Longtime police officer dead at age 50
A former Pitkin County and Snowmass Village police officer died Monday outside his home, the result of an apparent self-inflicted gunshot wound to the chest.
Michael J. “Mike” Keeffe, 50, of Glenwood Springs, was pronounced dead at his Midland Avenue residence shortly after 4:30 p.m. Monday, according to Trey Holt, Garfield County coroner.
“This does have consistencies with a suicide, but all that’s preliminary and it’s still being handled as a death investigation,” said Glenwood Springs Police Chief Terry Wilson. Wilson said an autopsy scheduled for yesterday afternoon would help authorities make a final determination.
“These things are tragic,” said Snowmass Village Police Chief Art Smythe. “Mike made a lot of friends when he worked here in the village, and they’re going to be sorry to hear this; certainly we were.”
Keeffe worked as a policeman in Snowmass Village for seven years, Smythe said, from October 1989 through November 1996. Keeffe was a deputy with the Pitkin County Sheriff’s Office for a similar period of time earlier in his career, according to Sheriff Bob Braudis.
Braudis said yesterday he was distressed to hear the news about Keeffe, a man whom he ran against for sheriff in 1990.
Keeffe was born in Milwaukee, though he grew up and graduated from high school in Wausau, Wis., Keeffe’s brother Kevin said yesterday.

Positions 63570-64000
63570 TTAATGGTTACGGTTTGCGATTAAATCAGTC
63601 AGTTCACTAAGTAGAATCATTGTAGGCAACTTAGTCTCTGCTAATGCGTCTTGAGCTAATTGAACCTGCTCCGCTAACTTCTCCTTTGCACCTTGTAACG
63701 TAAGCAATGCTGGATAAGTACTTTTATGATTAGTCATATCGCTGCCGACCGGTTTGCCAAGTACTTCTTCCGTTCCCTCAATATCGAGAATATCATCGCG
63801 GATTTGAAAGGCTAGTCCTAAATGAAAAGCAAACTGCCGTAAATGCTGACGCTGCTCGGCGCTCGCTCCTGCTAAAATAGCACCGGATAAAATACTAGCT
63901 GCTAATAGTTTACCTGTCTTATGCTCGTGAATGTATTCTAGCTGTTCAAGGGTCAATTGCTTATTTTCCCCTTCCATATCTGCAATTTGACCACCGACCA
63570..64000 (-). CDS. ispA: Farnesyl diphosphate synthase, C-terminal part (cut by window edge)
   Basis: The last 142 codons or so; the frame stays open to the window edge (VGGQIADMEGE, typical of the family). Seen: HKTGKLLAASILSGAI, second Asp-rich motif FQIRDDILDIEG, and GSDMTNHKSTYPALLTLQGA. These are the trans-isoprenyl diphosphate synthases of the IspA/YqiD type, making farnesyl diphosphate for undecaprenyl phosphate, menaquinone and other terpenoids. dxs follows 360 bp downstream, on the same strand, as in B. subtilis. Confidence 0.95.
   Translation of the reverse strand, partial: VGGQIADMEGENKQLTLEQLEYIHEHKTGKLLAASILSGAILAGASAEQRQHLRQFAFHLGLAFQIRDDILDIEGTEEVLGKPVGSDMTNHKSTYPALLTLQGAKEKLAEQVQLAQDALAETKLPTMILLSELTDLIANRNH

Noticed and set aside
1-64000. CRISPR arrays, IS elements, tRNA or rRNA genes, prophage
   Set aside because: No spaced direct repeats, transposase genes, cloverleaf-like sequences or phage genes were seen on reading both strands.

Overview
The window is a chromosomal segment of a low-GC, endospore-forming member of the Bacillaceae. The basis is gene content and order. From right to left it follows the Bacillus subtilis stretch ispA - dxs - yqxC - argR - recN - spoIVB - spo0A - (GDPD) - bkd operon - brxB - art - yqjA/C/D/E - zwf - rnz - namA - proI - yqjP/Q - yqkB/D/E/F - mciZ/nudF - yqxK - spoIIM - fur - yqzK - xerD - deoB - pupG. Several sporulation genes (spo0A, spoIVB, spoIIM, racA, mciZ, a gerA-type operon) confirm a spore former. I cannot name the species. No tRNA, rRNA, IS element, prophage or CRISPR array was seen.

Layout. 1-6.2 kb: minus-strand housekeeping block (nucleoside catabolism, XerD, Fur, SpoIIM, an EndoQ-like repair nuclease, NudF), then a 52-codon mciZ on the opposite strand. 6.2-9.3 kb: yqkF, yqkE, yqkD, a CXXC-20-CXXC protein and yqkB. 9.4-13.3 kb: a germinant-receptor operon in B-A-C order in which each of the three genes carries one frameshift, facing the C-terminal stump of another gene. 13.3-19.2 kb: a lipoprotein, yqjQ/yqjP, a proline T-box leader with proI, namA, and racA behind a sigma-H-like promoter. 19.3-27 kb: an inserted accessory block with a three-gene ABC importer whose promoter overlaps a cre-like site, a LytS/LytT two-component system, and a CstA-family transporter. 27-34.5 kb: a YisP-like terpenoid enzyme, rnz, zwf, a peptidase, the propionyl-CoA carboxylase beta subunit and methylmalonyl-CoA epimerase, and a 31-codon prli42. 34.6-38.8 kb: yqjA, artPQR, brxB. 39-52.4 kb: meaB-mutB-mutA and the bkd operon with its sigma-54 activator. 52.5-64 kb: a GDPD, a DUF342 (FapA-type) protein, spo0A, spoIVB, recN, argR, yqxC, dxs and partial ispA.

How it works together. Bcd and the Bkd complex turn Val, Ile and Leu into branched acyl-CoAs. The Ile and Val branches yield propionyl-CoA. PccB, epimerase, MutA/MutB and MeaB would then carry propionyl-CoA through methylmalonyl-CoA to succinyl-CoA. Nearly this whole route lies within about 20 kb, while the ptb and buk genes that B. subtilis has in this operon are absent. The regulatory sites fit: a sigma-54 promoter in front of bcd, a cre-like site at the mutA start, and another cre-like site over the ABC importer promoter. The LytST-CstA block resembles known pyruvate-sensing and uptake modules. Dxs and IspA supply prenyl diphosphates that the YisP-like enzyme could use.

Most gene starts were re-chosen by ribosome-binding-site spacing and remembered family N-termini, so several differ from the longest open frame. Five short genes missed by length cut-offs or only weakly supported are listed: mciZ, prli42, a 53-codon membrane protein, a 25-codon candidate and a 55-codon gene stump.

In the mid-1970s, when Keeffe was in his early 20s, he moved to Aspen and lived for many years at Aspen Village.
Kevin Keeffe said his brother moved to Glenwood Springs about three years ago, where he worked at the hot springs, which was also one of his favorite places to spend time in the valley.
“He was in a bad way lately,” Kevin said.
According to Kevin, a memorial service will be held at 6 p.m. Thursday at St. Mary of the Crown Catholic Church in Carbondale.
Support Local Journalism
Support Local Journalism
Readers around Aspen and Snowmass Village make the Aspen Times’ work possible. Your financial contribution supports our efforts to deliver quality, locally relevant journalism.
Now more than ever, your support is critical to help us keep our community informed about the evolving coronavirus pandemic and the impact it is having locally. Every contribution, however large or small, will make a difference.
Each donation will be used exclusively for the development and creation of increased news coverage.
Start a dialogue, stay on topic and be civil.
If you don't follow the rules, your comment may be deleted.
User Legend: Moderator Trusted User
City of Aspen officials are trying to figure out what the downtown core looks like this winter as COVID-19 cases are on the rise in the state and in some parts of the country.